Despite the fact that I’ve never owned a car, and I drive only a couple of times a year, I’ve always had a fascination with car design. When I was a kid, I knew all the marques. I would sit in the back seat of my parents’ van, naming the cars that went by, a copy of the Consumer Reports car guide on my lap. Even today, when I’m stuck on traffic on the bus here in Hong Kong, I’ll gaze out and catalogue my fellow travellers: the bulbous Nissan Marchs, hulking Toyota Alphards, the endless varieties of 3-Series BMWs and C-Class Mercedes that are so common in Hong Kong.
Of course, my interest isn’t limited to private automobiles. When I visited other North American cities with my family, I noted with interest how New Flyer buses were common in the west, Novabuses in the east. I learned to appreciate the classic New Look buses that served as workhorses on so many Calgary Transit routes, retro-stylish even as they struggled up the long hill to my house, ancient engines moaning in protest.
I bring this up because of Thomas Heatherwick, who delivered a very animated and entertaining talk last weekend at the Business of Design Week forum in Hong Kong. Heatherwick is a British designer whose London-based studio has produced, among other things, the “Seed Cathedral” at the 2010 Shanghai Expo and the spectacular cauldron of the 2012 Olympic Games. Heatherwick is also the designer of the New Bus for London, which he highlighted in his talk at BODW.
When the bus was unveiled last year, there was some sense that it was at best a vanity project, at worst an attempt to indulge nostalgia, since the new bus was meant as a revival of the iconic Routemaster bus, which was produced until 1968, retired from regular service in 2005 and known for its hop-on, hop-off open back end. The typically rancorous peanut gallery at Dezeen blasted Heatherwick’s design as “steampunky art nouveau” and a “glorified student project” that put “fashion over function.” One cranky commenter insisted that “the bus should be practical above all else,” as if Heatherwick had produced a three-wheeled jitney that ran on the distilled essence of gold.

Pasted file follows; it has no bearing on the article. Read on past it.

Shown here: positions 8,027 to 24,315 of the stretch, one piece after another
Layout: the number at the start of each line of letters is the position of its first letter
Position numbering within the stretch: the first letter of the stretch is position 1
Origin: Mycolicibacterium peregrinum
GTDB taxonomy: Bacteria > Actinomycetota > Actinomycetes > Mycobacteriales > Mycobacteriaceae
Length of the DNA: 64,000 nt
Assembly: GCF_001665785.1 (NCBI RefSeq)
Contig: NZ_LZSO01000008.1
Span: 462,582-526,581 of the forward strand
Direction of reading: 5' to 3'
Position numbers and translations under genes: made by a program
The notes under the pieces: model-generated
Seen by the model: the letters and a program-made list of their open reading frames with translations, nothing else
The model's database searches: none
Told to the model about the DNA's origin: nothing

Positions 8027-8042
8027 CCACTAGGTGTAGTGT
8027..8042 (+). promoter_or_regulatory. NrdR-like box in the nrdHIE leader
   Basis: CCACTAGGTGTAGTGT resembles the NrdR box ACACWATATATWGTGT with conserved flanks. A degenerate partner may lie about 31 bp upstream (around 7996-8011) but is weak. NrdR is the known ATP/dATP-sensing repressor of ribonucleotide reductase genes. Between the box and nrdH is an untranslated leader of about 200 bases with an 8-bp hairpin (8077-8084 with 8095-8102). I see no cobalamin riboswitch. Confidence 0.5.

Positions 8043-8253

Heatherwick’s bus. Photos by Paul Smith
Photo by plcd1
The public was less critical. The new bus has proved popular, and after a successful trial run this year, 600 models will be ordered for service. Heatherwick offered a very convincing explanation of his design at BODW. Rather than a pointless throwback, the curves are meant to reduce the bulk of the new bus, which is nearly three metres longer than the old Routemaster. The windows follow passenger flow through the bus. Soft spot lighting replaces fluorescent tubes and plastic bucket seats are replaced by cushioned benches. Alongside the open back door, which was part of the design brief, those benches are perhaps the most obvious throwback to the Routemaster.
“There were successful things from the older [designs] that we reintroduced,” Heatherwick told Architectural Digest earlier this year. “The calmness of the bench seats, for instance. That was a good idea — why did we throw it away?” He called the current state of London’s buses “experiential mayhem,” and the new bus is meant to restore passenger comfort. “My work always comes down to the human scale,” he said.
Beyond his headline-grabbing turns a the Shanghai Expo and London Olympics, Heatherwick is known for taking on unglamorous projects like power stations and parking lots. The bus is not so different. Despite the changes in ridership, passenger behaviour and technology over the past 50 years, no one has bothered to rethink the bus from the ground up. Modern-day buses are a mishmash of regulatory requirements and revenue-generating advertising platforms; the fact that they are places where people spend hours each day seems almost incidental.
The impact is not limited to passengers, either, since buses are essentially perambulatory buildings, especially in places with double-deckers like London and Hong Kong. As Heatherwick noted at BODW, if you propose a two-storey building in a city like London, it will come under intense scrutiny from planners and neighbours — but buses are given a free pass: “The only question they ask is, ‘Is it red?'”
In effect, buses and their vehicular kin are mobile architecture — and they contribute much more to the vernacular of a city than any single building. Heatherwick lamented the aesthetic globalization that seems to have taken hold in the world’s major cities; think about the maddeningly dull Nissan NV200, which will become the standard taxi vehicle in both London and New York. This might not seem like a big deal, but it affects one’s experience of the city on a surprisingly deep emotional level. When Hong Kong’s last un-air-conditioned “hot dog buses” were pulled from service earlier this year, hundreds of people lined up for one last ride, leaning out the windows and shouting to passersby as the buses trundled through Mongkok.
It doesn’t take a Thomas Heatherwick to appreciate the visual and cultural significance of Routemaster buses or Ambassador cabs. What is exceedingly difficult is getting policymakers to understand the significance of unique design for things like buses. After Heatherwick’s presentation, a woman in the audience pointed out that Hong Kong’s bus fleet is about as user-unfriendly as it can get: cramped seats, harsh lighting and constant television advertising booming through interior speakers. How can Hong Kong get the ball rolling on a new bus of its own? Heatherwick was stumped. So am I. But it’s worth fighting for.
New York. Photo by Gustav Evertsson
Rome. Photo by Josh & Sara
Hong Kong. Photo by Mi6uel
Tags: Buses, Design, London, Taxis